From Student To Scrivener
Court reporting is unique in that immediately out of school our first assignments tend to be freelance court reporting assignments. Many of us go directly from the classroom to being our own boss. This is focused on New York State, and even more specifically New York City. In the future, we’ll investigate just what it means to be a freelancer and delve into hard specifics and truths, but for now, you really ought to get a real job!
By a landslide, the most accessible starting job as a court reporter is as a freelance deposition reporter. How do you do it? Read the New York Notary Law. Go test and become a New York Notary. Now you can swear witnesses and officially meet all NYS Deposition Reporter requirements! Do you have your own stenotype? You are already overqualified for the job! First thing: Start identifying companies to work for, most likely via an internet search. CSR Nation is another great place to look.
Next: Call companies frequently. They’ll often say things like they’re not hiring new reporters; don’t be discouraged, because as soon as a last-minute job comes in and they need coverage, you’re hired! Don’t be afraid to call once, twice, thrice a month until somebody gives you the starter work you need to say “I am a working reporter.” Ask them to take your contact info and call you for any jobs that come up. Be professional, be polite, and go to your interviews overdressed, confident, and with nice things to say about the company!
Grand Jury Stenographer in NYC
For clarification, this post is solely about New York State grand juries in New York City. For information about federal grand juries, you need to use your Google-Fu.
Let’s talk about grand jury work! The Grand Jury is, technically, an arm of the New York State Unified Court System, however, in New York City its grand jury stenographers are actually hired by the District Attorneys of the various counties. Succinctly, grand jury reporters in NYC are New York City employees hired by the District Attorneys of Richmond, Kings, Queens, Bronx, and New York counties.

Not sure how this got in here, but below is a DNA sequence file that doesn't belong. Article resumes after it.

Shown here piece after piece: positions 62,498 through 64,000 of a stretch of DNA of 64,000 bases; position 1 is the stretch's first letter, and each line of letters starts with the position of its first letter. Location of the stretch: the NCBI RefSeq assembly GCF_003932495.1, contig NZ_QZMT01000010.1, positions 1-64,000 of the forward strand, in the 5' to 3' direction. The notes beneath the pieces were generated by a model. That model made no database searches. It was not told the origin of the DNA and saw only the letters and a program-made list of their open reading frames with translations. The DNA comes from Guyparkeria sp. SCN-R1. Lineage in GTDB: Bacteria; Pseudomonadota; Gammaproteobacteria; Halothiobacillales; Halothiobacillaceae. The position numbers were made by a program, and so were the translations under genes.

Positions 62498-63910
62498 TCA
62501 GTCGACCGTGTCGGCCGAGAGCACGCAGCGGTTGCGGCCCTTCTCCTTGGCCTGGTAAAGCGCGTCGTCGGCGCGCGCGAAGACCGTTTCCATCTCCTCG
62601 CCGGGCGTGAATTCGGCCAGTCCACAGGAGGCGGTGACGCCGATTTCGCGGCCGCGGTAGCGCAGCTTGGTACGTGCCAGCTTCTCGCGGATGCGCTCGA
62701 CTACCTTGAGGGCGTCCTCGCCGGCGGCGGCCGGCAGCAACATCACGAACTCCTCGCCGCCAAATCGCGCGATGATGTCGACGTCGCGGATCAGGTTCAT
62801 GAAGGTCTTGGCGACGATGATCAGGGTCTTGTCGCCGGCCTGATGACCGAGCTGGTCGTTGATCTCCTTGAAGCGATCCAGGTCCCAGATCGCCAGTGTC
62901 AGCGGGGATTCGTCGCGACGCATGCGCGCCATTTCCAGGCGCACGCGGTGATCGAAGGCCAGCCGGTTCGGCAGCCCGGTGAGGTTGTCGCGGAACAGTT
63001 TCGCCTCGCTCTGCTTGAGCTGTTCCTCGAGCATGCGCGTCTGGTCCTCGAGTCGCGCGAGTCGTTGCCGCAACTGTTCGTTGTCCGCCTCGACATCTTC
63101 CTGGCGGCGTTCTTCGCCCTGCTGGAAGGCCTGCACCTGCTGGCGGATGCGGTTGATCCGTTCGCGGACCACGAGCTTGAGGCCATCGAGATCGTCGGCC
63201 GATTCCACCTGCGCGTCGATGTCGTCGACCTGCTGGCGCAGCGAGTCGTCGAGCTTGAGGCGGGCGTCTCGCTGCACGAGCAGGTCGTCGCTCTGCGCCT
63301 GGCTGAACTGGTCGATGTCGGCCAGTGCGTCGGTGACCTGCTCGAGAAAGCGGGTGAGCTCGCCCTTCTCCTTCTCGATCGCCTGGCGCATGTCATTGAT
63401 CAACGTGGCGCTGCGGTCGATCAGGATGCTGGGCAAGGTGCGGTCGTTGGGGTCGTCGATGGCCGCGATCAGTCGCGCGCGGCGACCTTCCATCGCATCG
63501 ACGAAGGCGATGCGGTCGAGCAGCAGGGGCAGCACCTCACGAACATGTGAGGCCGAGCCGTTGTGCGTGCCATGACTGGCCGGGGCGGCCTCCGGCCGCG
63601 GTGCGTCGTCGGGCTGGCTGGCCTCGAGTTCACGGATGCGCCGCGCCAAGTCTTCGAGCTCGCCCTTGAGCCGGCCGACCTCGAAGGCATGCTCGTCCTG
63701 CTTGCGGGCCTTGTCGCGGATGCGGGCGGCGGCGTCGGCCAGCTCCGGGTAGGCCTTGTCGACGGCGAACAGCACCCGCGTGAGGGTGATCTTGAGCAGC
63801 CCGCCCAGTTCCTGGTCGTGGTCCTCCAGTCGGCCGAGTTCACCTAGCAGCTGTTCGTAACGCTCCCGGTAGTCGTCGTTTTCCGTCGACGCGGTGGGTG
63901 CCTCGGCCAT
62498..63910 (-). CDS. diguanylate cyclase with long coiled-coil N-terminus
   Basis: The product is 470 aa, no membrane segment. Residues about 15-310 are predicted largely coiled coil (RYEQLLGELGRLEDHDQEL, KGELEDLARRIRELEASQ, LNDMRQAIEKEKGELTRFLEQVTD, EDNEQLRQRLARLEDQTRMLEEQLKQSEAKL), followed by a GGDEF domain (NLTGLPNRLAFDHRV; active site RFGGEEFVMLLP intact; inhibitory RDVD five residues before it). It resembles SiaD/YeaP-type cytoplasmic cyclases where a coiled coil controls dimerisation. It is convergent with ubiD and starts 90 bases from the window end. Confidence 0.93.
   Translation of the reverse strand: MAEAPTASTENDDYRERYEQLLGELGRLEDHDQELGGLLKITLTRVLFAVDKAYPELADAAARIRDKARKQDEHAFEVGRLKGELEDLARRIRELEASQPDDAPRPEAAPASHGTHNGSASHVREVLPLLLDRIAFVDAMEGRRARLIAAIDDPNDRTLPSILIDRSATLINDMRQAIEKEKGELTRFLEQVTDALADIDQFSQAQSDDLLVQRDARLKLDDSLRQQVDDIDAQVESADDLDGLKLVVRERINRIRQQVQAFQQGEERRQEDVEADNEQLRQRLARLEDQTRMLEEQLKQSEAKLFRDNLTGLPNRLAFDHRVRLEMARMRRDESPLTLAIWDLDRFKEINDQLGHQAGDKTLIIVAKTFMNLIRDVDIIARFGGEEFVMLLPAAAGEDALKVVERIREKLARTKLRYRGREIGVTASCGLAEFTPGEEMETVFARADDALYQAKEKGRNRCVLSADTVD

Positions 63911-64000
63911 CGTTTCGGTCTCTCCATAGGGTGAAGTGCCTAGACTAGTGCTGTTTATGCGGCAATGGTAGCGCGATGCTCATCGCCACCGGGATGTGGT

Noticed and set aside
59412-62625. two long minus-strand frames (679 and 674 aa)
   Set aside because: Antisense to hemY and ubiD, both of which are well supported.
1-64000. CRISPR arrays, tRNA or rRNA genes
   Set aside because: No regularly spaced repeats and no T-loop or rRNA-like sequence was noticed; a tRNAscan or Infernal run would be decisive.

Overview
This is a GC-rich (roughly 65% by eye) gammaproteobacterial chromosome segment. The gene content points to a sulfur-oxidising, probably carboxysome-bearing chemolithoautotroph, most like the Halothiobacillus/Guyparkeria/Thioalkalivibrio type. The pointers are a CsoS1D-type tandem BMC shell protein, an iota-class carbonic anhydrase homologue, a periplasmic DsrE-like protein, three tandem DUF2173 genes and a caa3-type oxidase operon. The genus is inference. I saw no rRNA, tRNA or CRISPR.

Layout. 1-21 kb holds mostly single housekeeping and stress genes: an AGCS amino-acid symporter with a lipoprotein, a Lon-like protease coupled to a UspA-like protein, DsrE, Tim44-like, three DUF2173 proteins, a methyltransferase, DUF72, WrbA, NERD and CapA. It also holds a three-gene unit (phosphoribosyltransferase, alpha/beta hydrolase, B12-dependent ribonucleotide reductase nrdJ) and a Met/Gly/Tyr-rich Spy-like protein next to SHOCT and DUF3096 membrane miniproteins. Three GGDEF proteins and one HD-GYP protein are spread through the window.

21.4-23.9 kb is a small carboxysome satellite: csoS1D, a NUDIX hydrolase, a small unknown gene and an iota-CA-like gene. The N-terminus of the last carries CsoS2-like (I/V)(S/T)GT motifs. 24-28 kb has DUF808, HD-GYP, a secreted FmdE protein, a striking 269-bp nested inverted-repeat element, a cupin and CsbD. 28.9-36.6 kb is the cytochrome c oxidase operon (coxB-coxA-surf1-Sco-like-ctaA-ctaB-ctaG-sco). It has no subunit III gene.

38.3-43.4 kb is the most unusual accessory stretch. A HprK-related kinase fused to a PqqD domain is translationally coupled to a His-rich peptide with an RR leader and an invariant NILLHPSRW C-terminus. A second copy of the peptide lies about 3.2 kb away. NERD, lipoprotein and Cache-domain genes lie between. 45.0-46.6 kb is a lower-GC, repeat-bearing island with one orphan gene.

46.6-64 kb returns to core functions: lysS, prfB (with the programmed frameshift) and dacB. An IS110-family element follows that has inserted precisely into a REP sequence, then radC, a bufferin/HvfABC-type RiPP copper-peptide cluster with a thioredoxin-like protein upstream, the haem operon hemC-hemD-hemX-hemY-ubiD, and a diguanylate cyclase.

Generally, people get in on a provisional basis. The Offices of the District Attorneys will usually use their own websites and HR people to hire. Don’t be afraid to go on their websites every fifteen days or so and check, because a provisional spot may be open for a very short window before being closed! Yes, this creates a hassle of having to find the career page for the New York, Kings, Bronx, Queens, Richmond District Attorneys and check them frequently, but isn’t your future worth that? For those in the know, there’s even a sixth place that might be hiring you called Special Narcotics. You can also call their HR departments to ask if there will be any postings soon. Just don’t menace anyone.
BUT WAIT, THERE’S MORE. So, as I said, often a provisional job is posted on the DA website. What about permanent jobs? Where might those be? Can anybody tell me the answer? If you guessed they would be posted on the New York City Department of Citywide Administrative Services site, then you guessed correctly. So that gives you seven websites to check, and frequently, because sometimes postings are not up long at all. For example, one permanent posting for grand jury stenographers was up from something like December 1, 2015 to December 21, 2015. That means if you didn’t look at the DCAS site for 20 days, you were out of luck! Don’t be out of luck! Look for the jobs! Be proactive! This is an adventurous and exciting job for people who want to take a lifelong vow of secrecy.
Workers Compensation Board of NY
I have some bad news. I am told that the Workers Compensation Board has gone almost exclusively to electronic recording and has any reporters still on staff transcribing audio. I’m also told they are not hiring new reporters. That said, last I checked, they still have an application on their site, so I am leaving the link up as a bittersweet joke. Apply today!